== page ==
Dakota Servold gets it. After 6 or 7 years of being a workhorse pro for a board company that apparently doesn’t pay much, as well as riding the peaks and troughs of the clothing sponsor rollercoaster, Dakota left it all on the field for his new show sponsor, Emerica. Not that he phoned it in for the past three Foundation videos, but Green is something else.
As discussed in his Nine Club podcast interview and then again in his recent Thrasher Magazine interview, Dakota wised up, took his job seriously, and pushed his limitations. Longtime Servold friend, Emerica TM, and Green filmer Tim Cisilino concurs, “… we sort of just wanted to make it happen for each of us together. We both agreed that people who work hard get rewarded so we both were working our asses off to be the best we could be.”
And it shows. The backside 180 ender would be evidence enough, but you can pull nearly any trick from the part and behold something special. The endless front blunt rail. The ollie over the Chase sign. The man-ledge version of the ramp rail ollie to curb grind. The solid frontside 50-50 transfer to backside tailslide on the kinked rail. That improbable kick flip up the loading dock. These tricks hit hard and fast, but none feel like filler. And as a fan of both normal stance skating and non-pinched handrail grinds, I have no complaints.
What I like best about this narrative is the lack of a rock bottom. As far as I know, Dakota’s career wasn’t in jeopardy from his drinking and lack of productivity. He hadn’t wrecked a car or got dropped by key sponsors or blown out his knee and couldn’t skate or gotten hooked on heroin or anything that dire. He isn’t even claiming alcoholism or lifetime sobriety. He simply made a choice to give it his all. To look back on this well documented time with pride and not wonder how good he could have been ‘if only’… but to know… Very. Fucking. Good.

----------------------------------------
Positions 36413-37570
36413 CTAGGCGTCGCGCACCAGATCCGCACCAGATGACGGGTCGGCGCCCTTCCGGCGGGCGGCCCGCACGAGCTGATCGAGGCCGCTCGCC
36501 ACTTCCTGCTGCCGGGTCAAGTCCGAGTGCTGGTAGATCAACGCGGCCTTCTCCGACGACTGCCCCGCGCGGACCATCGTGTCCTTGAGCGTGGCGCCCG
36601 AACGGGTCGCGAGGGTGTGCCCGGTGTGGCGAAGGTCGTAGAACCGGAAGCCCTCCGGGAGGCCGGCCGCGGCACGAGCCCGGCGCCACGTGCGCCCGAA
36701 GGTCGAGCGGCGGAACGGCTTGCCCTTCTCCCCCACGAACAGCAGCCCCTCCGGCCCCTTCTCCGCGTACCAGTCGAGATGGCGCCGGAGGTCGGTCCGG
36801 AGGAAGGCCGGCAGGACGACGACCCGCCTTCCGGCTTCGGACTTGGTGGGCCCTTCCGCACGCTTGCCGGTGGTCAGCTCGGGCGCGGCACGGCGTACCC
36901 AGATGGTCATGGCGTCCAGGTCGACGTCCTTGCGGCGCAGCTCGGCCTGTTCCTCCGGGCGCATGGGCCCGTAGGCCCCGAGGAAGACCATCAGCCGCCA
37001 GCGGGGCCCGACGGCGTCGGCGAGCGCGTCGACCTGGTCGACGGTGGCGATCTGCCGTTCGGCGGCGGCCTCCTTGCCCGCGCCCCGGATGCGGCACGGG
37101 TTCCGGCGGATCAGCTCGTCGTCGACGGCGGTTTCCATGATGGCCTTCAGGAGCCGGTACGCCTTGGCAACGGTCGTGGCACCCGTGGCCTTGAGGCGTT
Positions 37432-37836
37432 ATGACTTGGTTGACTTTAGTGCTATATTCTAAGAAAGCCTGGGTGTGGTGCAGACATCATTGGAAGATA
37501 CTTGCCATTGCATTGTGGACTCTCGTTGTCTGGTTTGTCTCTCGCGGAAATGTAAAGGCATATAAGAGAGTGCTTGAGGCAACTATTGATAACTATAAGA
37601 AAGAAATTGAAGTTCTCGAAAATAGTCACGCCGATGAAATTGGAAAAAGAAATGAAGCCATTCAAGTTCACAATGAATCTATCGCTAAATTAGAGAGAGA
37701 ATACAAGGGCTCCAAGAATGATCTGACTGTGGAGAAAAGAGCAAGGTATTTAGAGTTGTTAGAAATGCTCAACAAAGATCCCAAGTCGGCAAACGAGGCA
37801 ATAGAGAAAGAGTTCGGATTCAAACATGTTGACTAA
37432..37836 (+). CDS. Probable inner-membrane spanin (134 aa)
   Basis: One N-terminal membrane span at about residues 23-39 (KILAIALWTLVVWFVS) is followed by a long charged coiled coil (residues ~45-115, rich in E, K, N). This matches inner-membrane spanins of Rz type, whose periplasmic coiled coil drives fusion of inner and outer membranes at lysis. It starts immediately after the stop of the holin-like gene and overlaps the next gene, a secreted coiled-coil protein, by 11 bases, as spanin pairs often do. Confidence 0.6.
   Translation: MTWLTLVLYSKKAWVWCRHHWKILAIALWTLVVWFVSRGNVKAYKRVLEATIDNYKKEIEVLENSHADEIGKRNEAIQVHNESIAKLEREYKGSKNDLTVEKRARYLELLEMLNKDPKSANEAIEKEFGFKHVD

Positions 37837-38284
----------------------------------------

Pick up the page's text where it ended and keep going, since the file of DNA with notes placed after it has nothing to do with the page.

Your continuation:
With all this concentration of peak performance, I was curious if Dakota had considered quitting smoking. Tim Cisilino: “Nah, he loves that too much.”
Big thanks to Tim for answering my rambling questions.
We don’t really have all that much footage of the incredible pop of Paul Sharpe. Back in the mid-90s if your looking for someone to straight nollie that obstacle, he was the guy to call (maybe Paulo Diaz if Sharpe was unavailable). Digging in the online video crates, there are really only a handful of parts from his career.
Let’s take a moment to visit this buried gem from Transworld’s first non-Dreams of Children video, Uno. Paul Sharpe switch ollies a fence, locks into a tall smith, and I really love the backside flip up a curb to start a line.
And then we get a couple tricks from a babyfaced Heath Kirchart. I see that final kickflip as the death of young barbarian at the gate Heath the birth of the HK that continues, still, many years after his retirement, to own skateboarding with mystery, dignity, and a slow motion death defying grace.
Mike Rusczyk stomped a memorable part in Foundation Skateboard’s 11th (!) video… Art Bars, Subtitles and Seagulls from 2001. The title of the video suggests all the abstract art film nonsense is sarcastic, but I get the feeling all that interstitial editing hoopla is a genuine attempt to get in on the Manzoori / Memory Screen stylistic party.
However, the skating proves forward thinking for the time with non-comply heelflip step-hops, tweaked nollies over the rail, and an overall well balanced trick selection that feel straight-up street. It could’ve used a few less animated Lego men, though.
I liked the post-Daniel Haney pre-Duffman-dominant era line-up for Foundation with Rusczyk, Strubing, Ethan Fowler, and even a little Markovich thrown in there before Tum Yeto gave him his own board brand.